How are you celebrating World Book Day?

Ask any parent what they most want from their children’s school and they will probably put two things at the top of their list. They will want their children to be happy and safe and they will want them to read fluently and widely.Now this World Book Day there will be plenty of evidence of schools stressing safety and happiness. Modern schools are very secure with key pads, checks on personnel and supervision. They are usually also bright with lots of displays. What can we do to make them reading-rich environments too?

Well, let’s start with the entrance. Do books and reading leap out at you the moment you walk in? If not, let’s have book-stands and carousels, posters of the children’s favourite authors, books displayed on tables. Let’s have photographs of the teachers, children and respected members of the local community reading their favourite books. You can have a ‘who’s reading’ competition.

Readers are photographed with just their eyes showing over their book. Get people photographed reading their favourite books in unusual places: the Hundred Mile an Hour Dog on top of a kennel, the Little Mermaid in a swimming pool, Winnie the Pooh with a toy Tigger leaning over their shoulder. Let’s have those books laid out so that they can be borrowed. Have books and bookmarks as prizes.

OK, now we’re cooking. Hopefully there is money in the school budget so you can invite an author, illustrator or poet in to talk to the children and inspire them to pick up a book. If not, get somebody from the library service to read some really cool books. You could have a Skype interview with an author or play clips of them from YouTube. After all, reading is now part of the digital age.

What about those assemblies? Have a teacher, a child and a respected member of the community, a firefighter, nurse, lollipop lady, sports personality or broadcaster introduce the school to their favourite book. Project the front cover behind them as they speak. To support it make posters of all those individuals displayed against backgrounds made of their favourite book setting. Have the head teacher fighting dragons, the caretaker dancing with Mary Poppins or the cook serving Wonka Bars to her or his customers.

Decorate the library with children’s work. They can do book reviews, design book covers, film posters of their favourite book, board games based on it too. They can design bookmarks and character sketches. They can plan out sequels and prequels. They can write their favourite character’s biography, send them a letter or postcard or even make them a birthday card.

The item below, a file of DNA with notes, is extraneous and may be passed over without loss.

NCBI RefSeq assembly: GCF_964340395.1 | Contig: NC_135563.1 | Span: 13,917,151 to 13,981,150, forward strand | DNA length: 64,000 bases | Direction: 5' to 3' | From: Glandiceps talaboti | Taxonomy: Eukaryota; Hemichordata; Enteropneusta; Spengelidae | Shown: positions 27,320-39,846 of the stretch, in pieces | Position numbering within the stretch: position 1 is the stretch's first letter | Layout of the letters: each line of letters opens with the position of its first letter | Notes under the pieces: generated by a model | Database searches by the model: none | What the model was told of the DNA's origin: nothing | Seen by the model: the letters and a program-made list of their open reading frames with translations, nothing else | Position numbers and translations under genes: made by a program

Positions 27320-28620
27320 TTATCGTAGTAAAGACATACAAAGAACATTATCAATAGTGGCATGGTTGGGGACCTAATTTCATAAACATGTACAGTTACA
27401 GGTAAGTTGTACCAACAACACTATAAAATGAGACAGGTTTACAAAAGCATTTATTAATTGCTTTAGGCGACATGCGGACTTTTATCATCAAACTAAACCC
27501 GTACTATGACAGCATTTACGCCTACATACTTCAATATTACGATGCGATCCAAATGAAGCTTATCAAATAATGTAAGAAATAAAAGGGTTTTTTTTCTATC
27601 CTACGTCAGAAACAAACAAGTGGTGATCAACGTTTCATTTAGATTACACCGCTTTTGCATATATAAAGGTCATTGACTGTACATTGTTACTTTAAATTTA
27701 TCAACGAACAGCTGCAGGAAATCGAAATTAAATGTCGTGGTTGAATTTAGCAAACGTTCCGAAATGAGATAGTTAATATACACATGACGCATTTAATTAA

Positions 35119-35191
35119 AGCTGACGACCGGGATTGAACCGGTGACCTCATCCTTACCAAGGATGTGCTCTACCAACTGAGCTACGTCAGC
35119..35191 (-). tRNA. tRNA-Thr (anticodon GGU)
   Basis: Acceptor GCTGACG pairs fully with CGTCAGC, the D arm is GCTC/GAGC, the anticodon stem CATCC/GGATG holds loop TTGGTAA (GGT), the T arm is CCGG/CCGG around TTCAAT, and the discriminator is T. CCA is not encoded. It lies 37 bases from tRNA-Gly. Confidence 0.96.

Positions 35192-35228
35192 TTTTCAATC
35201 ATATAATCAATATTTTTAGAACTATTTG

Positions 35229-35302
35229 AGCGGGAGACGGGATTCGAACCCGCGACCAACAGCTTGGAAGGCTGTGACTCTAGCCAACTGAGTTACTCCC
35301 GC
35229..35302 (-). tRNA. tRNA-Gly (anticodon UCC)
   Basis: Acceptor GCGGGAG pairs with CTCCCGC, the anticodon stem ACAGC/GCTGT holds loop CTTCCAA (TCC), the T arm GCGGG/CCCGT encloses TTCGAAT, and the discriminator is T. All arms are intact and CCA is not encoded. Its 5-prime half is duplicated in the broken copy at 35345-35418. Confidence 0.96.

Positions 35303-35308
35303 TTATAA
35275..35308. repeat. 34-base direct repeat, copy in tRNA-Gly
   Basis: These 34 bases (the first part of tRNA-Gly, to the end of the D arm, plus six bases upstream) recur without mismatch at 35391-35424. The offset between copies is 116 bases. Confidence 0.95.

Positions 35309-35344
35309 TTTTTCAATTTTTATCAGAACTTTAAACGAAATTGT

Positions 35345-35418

Then there is the ubiquitous dressing up day. Don’t just ask the children to dress up as a favourite character. Have themed school lunches with the parents making cakes decorated as book covers or characters. Have a competition for the best one. Make it the Great British Story Book Bake Off.
So let’s create a buzz around World Book Day. Children learn to read best when they read often, widely and for pleasure. Better still, make every day World Book Day.

Alan Gibbons is a children's author and educational consultant with 16 years teaching experience. He has been shortlisted twice for the Carnegie Medal and won the Blue Peter Book Prize in 2000. He recently authored two titles in the Collins Read On series for struggling Key Stage 3 readers.

Other Articles

Practical approaches to teaching KS3 Shakespeare

By Hannah Appleton Reframing or reimagining how we tackle Shakespeare in schools begins with our perception of it being boring, irrelevant or too difficult, especially if we teach in schools with high numbers of SEND, EAL or FSM. It is, however, precisely those complexities and layers Shakespearean texts provide, which… Read More

Academic writing for GCSE

Academic writing just means that our students need to write in a formal manner that reflects their level of educational and is distinct from how they would converse orally or via text.  A good approach is to gradually introduce students to a range of ways in which they can ensure their writing is more academic.  I find it helpful to divide these into three aims: being concise, being precise, and being sophisticated. Read More

Avoiding empty analysis in GCSE English

It’s important that we encourage students to explore structure and form when they are analysing a literary text.  However, this can sometimes lead to empty analysis.  I’ve regularly read comments on exam papers like, ‘The writer uses a comma to convey how the two people are separate’ or ‘By writing in rhyming couplets, the poet demonstrates the speaker’s love for her partner’.  Responses like these are often based on good ideas but, unfortunately, the analysis is tenuous: a comma doesn’t actually mean anything; a rhyming couplet doesn’t instantly represent love. Read More